For a potential customer, the material within a proposal, at its essence, boils down to “What you can do for me” and “How much does it cost.” Around these two core elements swirl endless response requirements, such as references, approaches to key areas like Quality Assurance and Project Management, relevant experience, and many more. When putting together a proposal, much of the focus falls on making sure all of these required response elements are in place; as a result, the focus on the two core elements of “what” and “how much” are often watered down. Using a “win” theme is one way that companies keep that focus and write proposals that aren’t just compliant, but compelling. However, a misunderstanding of what win themes are and how to apply them to a proposal can diminish their value or make them nonexistent in your final product.
What is a Win Theme?
A win theme is the reason why your company should be awarded the contract. It is something that can be stated clearly and succinctly in your opening/Executive Summary, and then guides every part of your proposal thereafter. Win themes can be specific knowledge, qualifications, technical experience or proven approaches that make it clear that your company can successfully do the work proposed. They are the explanation of why your company or your team is awesome at what they do and why your solution will make the customer happy. Win themes emphasize improved products and/or reduced costs – things the customer wants.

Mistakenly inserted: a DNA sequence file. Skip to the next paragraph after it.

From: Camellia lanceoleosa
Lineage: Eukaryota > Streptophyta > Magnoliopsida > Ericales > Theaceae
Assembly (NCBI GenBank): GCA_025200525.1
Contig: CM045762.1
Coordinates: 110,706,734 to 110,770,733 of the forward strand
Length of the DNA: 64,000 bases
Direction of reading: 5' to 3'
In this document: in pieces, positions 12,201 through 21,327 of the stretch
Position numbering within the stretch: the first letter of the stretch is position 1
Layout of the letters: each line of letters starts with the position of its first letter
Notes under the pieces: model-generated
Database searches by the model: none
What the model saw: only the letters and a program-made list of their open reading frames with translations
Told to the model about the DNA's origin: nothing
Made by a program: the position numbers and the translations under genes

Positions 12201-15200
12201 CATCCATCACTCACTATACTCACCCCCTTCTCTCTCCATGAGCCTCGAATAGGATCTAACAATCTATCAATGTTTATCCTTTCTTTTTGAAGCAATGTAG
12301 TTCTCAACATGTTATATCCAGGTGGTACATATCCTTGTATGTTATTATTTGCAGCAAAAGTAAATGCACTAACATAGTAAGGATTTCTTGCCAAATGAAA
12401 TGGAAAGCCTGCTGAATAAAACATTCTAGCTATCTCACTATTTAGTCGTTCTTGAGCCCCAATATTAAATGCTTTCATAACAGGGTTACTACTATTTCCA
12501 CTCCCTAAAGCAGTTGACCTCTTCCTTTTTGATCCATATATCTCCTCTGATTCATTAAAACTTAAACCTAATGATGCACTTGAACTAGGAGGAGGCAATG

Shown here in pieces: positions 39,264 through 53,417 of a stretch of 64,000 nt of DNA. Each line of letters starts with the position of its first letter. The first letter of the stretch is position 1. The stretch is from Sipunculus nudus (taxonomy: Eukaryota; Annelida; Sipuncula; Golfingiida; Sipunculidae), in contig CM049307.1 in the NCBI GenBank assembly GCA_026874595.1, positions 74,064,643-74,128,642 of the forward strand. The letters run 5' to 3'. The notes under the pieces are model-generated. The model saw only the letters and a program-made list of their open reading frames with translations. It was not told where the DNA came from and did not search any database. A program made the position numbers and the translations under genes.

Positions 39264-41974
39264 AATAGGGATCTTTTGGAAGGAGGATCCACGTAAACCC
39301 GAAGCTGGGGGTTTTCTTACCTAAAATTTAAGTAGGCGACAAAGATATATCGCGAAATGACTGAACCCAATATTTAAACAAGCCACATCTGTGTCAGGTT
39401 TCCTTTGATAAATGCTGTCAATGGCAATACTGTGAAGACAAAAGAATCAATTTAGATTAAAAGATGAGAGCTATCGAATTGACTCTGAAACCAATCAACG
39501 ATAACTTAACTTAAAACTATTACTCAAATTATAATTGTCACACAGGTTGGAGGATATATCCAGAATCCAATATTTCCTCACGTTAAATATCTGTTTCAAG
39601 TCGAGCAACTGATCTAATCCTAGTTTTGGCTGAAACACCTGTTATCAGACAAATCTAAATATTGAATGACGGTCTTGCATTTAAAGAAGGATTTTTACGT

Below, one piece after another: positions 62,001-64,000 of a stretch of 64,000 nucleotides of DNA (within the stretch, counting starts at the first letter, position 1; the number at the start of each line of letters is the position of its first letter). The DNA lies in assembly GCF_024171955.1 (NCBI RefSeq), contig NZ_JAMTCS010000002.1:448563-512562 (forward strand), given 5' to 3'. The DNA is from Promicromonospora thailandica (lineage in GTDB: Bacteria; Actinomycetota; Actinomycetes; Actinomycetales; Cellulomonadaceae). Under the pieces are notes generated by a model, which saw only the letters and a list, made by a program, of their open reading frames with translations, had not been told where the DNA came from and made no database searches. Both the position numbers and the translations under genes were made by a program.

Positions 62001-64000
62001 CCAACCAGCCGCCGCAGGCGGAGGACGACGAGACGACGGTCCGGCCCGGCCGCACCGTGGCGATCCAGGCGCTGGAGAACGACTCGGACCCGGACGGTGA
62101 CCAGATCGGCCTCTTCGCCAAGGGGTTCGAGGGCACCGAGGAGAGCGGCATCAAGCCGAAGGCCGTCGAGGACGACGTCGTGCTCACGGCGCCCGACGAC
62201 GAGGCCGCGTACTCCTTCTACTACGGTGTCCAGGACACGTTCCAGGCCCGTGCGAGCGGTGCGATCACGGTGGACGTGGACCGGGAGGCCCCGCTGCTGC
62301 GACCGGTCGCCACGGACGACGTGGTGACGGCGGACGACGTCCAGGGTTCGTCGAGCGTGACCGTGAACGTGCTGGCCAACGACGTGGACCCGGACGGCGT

How Do Win Themes Improve Proposals?
Your technical solution is your compliant response to the customer’s need, whereas your win themes are your proof that your technical solution is what the customer should want. Since a proposal is a sales tool, I would like to turn to the ultimate salesman, the car salesman, to illustrate this point. When buying a car, the salesman doesn’t point out that it has four wheels, an exhaust system and seatbelt. These are basic compliance points for a car. The salesman points out safety features, performance aspects (speed and handling), and exciting add-ons like the sun roof and luggage rack. These are what makes you want to buy the car; these are its win themes.
Mistakes/Misconceptions with Win Themes
Misusing win themes can diminish their ultimate value in your proposal. A misguided identification of the win theme can be a waste of your and your proposal team’s time. The following are some common mistakes that companies make in win theme identification:
- Themes should not be too vague: It’s hard to commit to specifics, especially when you have multiple opinions pulling at your proposal, but vague win themes don’t say anything. “We have a Superior Technical Approach” is a win theme I often hear, but it’s a baseless claim. Comparatively, the claim “Our _______ makes our approach superior” might be a point of consideration that actually leads to a win.